The Shah Wali Kot Offensive was a five-day joint operation during the War in Afghanistan, conducted by Australian special forces and the Afghan National Army with US air support, between 10–14 June 2010. The operation took place in the Shah Wali Kot District of Kandahar Province, occurring in preparation for the coalition clearance of the province and resulting in heavy insurgent casualties.
In June 2010 the International Security Assistance Force (ISAF) began Operation Hamkari as part of an attempt to increase security around the southern city of Kandahar, in Afghanistan. As part of the operation Australian forces were tasked with conducting a series of disruption operations in the Shah Wali Kot district of northern Kandahar province. A five-day air mobile operation subsequently began in the second week of June, targeting an insurgent stronghold which had been controlled by the Taliban since 1995. Forces involved included the Australian Special Operations Task Group and Afghan National Army units, supported by United States Army helicopters From 1st Battalion, 101st Aviation Regiment, known as Task Force No Mercy.
Alpha Company Group from 2nd Commando Regiment made the initial attack on 10 June, and was later reinforced by a troop of the Special Air Service Regiment's (SASR) 2nd Squadron when it was discovered that the insurgents were preparing a counter-attack. Fighting was particularly intense on the second day of the operation when Australian and Afghan soldiers were fired upon by insurgents shortly after they disembarked from their helicopters during an assault into Tizak, with the engagement lasting for 13 hours. After five days of fighting the surviving insurgents withdrew from the area.
Following the operation the ISAF stated that an insurgent force numbering over 100 strong had been defeated. The commander of Australian forces in the Middle East, Major General John Cantwell claimed that the operation had "dealt a major blow to the insurgent forces and their commanders and made a major and direct contribution to ISAF security operations focused on Kandahar province and its nearby districts" and would also improve security in Oruzgan province. The Australian troops also captured large numbers of weapons during the operation.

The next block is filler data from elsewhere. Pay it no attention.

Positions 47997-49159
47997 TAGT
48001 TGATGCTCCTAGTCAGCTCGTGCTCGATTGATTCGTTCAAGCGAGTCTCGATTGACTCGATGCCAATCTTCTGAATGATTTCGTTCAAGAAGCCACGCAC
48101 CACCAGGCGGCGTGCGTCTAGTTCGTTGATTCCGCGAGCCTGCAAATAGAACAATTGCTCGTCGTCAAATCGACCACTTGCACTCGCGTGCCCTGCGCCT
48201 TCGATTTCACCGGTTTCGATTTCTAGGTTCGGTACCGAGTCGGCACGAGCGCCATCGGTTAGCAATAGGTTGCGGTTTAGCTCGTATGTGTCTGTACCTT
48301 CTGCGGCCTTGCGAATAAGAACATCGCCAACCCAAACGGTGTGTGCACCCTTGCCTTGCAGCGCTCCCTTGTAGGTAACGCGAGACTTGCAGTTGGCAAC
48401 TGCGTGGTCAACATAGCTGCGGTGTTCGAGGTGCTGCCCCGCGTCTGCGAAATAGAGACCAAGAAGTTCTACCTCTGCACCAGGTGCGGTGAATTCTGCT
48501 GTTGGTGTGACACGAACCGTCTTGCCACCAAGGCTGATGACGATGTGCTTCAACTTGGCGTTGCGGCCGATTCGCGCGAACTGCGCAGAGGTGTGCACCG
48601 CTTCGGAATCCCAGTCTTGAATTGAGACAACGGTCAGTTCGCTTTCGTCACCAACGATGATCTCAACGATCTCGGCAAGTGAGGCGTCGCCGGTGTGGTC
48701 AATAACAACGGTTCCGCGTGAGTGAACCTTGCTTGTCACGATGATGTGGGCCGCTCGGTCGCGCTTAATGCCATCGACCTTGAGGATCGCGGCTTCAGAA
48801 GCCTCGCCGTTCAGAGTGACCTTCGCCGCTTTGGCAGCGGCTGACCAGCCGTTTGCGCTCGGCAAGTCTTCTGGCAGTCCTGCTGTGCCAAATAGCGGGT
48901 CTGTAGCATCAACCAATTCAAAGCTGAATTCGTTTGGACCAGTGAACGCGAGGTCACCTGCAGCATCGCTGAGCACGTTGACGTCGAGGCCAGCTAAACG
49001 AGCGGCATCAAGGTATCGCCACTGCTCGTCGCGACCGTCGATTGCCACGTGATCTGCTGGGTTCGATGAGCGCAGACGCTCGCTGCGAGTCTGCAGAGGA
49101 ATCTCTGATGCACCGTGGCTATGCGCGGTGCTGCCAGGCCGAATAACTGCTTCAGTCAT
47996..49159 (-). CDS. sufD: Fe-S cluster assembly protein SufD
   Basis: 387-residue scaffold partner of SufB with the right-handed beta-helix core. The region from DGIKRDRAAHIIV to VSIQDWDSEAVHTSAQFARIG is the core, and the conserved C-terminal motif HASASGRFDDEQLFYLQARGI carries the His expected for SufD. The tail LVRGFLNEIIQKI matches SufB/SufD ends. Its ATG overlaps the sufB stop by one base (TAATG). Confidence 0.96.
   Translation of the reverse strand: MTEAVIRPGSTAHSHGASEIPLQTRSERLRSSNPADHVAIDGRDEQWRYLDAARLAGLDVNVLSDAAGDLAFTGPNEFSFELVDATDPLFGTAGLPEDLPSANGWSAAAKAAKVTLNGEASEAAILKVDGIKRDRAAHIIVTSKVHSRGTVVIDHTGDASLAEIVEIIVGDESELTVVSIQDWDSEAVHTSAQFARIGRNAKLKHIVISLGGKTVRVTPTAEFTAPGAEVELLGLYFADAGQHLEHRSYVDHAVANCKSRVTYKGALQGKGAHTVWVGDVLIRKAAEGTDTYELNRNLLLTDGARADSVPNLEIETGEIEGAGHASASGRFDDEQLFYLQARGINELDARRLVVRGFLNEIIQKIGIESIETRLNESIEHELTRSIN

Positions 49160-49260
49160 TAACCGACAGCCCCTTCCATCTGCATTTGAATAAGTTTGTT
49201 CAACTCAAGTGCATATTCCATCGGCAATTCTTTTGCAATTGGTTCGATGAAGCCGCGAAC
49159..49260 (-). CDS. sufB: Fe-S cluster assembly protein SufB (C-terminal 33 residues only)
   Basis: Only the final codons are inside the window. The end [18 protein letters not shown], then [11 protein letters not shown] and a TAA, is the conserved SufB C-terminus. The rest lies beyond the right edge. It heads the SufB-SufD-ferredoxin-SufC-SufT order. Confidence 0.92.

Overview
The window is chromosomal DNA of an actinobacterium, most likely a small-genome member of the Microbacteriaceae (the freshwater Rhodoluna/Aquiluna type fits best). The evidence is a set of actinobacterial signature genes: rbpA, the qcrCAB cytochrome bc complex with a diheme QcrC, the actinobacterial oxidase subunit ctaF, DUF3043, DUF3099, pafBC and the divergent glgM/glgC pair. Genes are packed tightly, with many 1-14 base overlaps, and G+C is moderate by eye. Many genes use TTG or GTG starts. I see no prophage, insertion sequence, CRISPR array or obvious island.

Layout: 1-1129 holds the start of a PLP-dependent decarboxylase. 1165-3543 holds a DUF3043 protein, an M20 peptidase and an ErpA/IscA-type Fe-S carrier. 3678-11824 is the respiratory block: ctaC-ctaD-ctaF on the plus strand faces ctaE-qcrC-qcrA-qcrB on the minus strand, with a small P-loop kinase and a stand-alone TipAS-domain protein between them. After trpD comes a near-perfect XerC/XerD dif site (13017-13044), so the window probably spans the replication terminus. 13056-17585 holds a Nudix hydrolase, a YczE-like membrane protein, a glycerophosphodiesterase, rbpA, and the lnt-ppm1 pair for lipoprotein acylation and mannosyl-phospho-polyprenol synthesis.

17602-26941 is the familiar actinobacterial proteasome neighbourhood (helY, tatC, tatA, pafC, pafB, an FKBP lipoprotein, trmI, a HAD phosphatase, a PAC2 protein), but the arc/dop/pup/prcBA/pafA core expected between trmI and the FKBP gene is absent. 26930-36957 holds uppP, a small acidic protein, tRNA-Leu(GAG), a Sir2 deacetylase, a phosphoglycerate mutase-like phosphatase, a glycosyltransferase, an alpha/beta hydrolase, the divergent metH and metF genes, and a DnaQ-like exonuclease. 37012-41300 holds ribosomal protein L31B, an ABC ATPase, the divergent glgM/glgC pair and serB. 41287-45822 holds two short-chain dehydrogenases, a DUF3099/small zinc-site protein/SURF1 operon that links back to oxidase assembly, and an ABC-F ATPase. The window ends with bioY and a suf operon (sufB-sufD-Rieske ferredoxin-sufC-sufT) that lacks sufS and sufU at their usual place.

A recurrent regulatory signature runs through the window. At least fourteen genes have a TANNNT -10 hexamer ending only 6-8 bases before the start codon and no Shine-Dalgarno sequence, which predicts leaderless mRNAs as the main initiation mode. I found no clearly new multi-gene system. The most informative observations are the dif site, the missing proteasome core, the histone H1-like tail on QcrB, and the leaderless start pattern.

The Australian Department of Defence claimed that the operation resulted in the deaths of "'a significant number of insurgents" but did not provide a figure for the number killed. One Australian soldier and an Afghan soldier were wounded by gunfire during the operation and several helicopters were damaged. An Afghan civilian also approached the coalition troops seeking medical assistance for a wound in his hand, but the Australian Department of Defence stated that it was not clear how he had received this injury. The ISAF stated that no civilians were injured in the operation. As many as 100 insurgents were believed to have been killed.
Later, during further operations in the area on 21 June, three Australian commandos were killed when a US UH-60 Blackhawk helicopter crashed in northern Kandahar Province. One of the UH-60 Crew Chiefs also died, while another seven Australians and a US crewman were seriously injured. On 23 January 2011, Corporal Ben Roberts-Smith MG was awarded the Victoria Cross for Australia at Campbell Barracks in Perth, for his actions on 11 June 2010. He is the son of Major General Leonard Roberts-Smith. Roberts-Smith's patrol commander, identified only as Sergeant P, was awarded the Star of Gallantry for his role in the engagement. In total 13 individual awards for bravery were made, while the Special Air Service Regiment and 2nd Commando Regiment were awarded the battle honour "Eastern Shah Wali Kot" for their actions.